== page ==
For our project teams, the guiding principles set out by the university community and project donors encompass a wide range of considerations. They emphasize that the building should be viewed as a tool for educating the next generation of engineering and design professionals — not just through classes, but by putting the engineering behind the project on display.

    The design should actively engage students in both learning and social connections. And it should provide a window into the district’s complete development.

    Among its many features, Schweitzer Engineering Hall will co-locate academic advisors to offer a more accessible and comprehensive advising experience. Additionally, it will provide students with functional meeting and collaboration spaces, as well as maker spaces, designed to engage students with future career opportunities.

    The building will also house classrooms equipped to support distance education, catering to students in Bremerton, Everett, Tri-Cities, and Vancouver.

    The project aims to inspire students from the moment they first visit campus, to their time as WSU undergraduate and graduate students, to helping them connect with prospective employers. Ultimately as alumni, the hope is that they will return and inspire the next generation and help take part in career placement.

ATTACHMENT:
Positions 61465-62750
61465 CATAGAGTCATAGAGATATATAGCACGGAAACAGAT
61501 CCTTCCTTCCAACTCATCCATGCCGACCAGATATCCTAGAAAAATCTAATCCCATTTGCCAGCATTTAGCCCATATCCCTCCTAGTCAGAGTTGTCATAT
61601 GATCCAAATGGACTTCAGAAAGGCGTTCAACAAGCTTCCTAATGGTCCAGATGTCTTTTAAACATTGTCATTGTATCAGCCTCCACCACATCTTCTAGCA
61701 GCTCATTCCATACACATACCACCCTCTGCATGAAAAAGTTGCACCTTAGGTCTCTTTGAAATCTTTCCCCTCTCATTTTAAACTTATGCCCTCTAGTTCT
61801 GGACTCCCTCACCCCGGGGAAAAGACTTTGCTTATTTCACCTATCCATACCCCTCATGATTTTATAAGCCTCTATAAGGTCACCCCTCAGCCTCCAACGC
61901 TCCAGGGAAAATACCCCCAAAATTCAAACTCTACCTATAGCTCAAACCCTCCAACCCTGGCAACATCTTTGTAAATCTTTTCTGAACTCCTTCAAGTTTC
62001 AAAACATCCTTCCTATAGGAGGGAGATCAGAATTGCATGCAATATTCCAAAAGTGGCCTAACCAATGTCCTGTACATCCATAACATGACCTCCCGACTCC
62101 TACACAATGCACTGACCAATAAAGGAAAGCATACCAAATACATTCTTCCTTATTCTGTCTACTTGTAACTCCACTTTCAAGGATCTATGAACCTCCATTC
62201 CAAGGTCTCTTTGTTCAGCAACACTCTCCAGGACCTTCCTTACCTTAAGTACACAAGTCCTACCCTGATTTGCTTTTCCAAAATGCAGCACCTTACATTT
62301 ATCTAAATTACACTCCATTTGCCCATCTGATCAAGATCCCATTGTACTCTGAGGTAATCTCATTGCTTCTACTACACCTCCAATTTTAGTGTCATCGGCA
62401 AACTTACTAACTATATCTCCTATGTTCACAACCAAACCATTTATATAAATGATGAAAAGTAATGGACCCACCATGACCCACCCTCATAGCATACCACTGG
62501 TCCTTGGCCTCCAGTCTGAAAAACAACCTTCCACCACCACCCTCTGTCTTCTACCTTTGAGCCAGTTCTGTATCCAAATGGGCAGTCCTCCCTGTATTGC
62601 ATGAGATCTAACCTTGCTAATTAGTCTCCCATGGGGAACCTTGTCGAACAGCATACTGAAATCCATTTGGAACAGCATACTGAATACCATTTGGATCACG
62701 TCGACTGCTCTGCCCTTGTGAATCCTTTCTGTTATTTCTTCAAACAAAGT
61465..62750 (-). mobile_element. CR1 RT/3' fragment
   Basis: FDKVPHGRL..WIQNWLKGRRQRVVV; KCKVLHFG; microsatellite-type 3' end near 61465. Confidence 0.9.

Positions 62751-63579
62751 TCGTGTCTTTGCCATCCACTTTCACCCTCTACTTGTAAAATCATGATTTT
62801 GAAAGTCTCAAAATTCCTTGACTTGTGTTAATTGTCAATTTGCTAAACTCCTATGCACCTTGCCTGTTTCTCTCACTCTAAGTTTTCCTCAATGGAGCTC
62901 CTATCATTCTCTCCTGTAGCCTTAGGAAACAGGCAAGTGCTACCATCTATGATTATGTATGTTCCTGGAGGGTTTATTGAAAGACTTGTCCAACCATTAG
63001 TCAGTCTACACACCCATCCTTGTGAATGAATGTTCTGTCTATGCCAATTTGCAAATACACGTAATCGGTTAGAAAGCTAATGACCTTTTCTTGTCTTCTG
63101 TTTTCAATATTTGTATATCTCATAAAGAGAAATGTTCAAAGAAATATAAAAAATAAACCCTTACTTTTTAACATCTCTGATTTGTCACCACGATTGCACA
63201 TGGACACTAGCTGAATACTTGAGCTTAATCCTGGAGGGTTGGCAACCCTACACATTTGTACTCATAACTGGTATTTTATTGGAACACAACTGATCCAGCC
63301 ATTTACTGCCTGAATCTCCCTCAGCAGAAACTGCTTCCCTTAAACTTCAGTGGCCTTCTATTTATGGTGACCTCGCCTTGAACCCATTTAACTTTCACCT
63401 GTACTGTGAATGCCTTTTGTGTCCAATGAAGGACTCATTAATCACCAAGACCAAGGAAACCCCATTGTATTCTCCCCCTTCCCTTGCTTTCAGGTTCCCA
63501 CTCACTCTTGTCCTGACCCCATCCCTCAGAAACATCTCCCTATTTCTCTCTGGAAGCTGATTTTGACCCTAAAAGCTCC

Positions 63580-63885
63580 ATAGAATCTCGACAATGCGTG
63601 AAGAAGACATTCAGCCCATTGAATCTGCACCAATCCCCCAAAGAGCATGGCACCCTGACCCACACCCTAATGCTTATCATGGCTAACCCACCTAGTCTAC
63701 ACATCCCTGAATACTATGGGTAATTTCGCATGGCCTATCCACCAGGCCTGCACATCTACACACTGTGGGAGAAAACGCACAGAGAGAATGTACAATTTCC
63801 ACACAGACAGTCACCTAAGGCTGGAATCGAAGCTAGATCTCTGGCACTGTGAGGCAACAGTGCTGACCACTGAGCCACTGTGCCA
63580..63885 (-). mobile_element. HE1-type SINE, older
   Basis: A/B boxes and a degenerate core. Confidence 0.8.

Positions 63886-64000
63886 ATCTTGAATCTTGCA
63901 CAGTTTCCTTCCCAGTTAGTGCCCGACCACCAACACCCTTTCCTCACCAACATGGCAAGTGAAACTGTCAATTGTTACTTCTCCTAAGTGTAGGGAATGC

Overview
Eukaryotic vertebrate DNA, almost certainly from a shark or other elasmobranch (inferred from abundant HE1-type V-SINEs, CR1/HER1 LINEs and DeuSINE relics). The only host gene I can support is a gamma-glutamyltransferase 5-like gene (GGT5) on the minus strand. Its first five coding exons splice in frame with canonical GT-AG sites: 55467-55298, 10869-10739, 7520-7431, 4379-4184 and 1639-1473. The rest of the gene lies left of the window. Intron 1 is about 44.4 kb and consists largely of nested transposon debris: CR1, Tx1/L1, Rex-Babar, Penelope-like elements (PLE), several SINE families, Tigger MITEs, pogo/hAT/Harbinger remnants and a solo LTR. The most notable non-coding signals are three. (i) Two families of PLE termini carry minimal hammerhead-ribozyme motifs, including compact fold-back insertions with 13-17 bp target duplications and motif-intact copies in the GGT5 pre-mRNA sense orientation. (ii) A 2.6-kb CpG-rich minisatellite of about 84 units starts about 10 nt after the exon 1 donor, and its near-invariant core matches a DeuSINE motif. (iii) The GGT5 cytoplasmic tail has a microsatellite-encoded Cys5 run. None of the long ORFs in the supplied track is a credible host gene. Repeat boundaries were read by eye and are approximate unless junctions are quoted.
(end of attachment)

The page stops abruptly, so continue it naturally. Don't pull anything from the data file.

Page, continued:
Looking ahead

    On a drizzly September day, the WSU community gathered for a ceremonial groundbreaking event, three years before the building’s anticipated opening, and with construction on the horizon.

    Marielibeth Vanessa Moran, a computer engineering major, was among the speakers. She may well have expressed the collective hopes for the building best.

    “Every student has experienced moments where we wonder if we were even cut out for this, questioning whether our all-nighters will ever pay off,” she told a crowd of more than 200. “Schweitzer Engineering Hall represents a safe harbor that acknowledges these struggles. This building is being designed to ensure that we have our spaces where we can find our people, collaborate with our peers, seek guidance from our professors and find inspiration in each other’s determination.”

    Joshua Thomson is the WSU Schweitzer Engineering Hall project manager at Lease Crutcher Lewis, and is the DBIA regional chair for student engagement. Sara Howell is a principal at ZGF, serving as project manager for WSU Schweitzer Engineering Hall.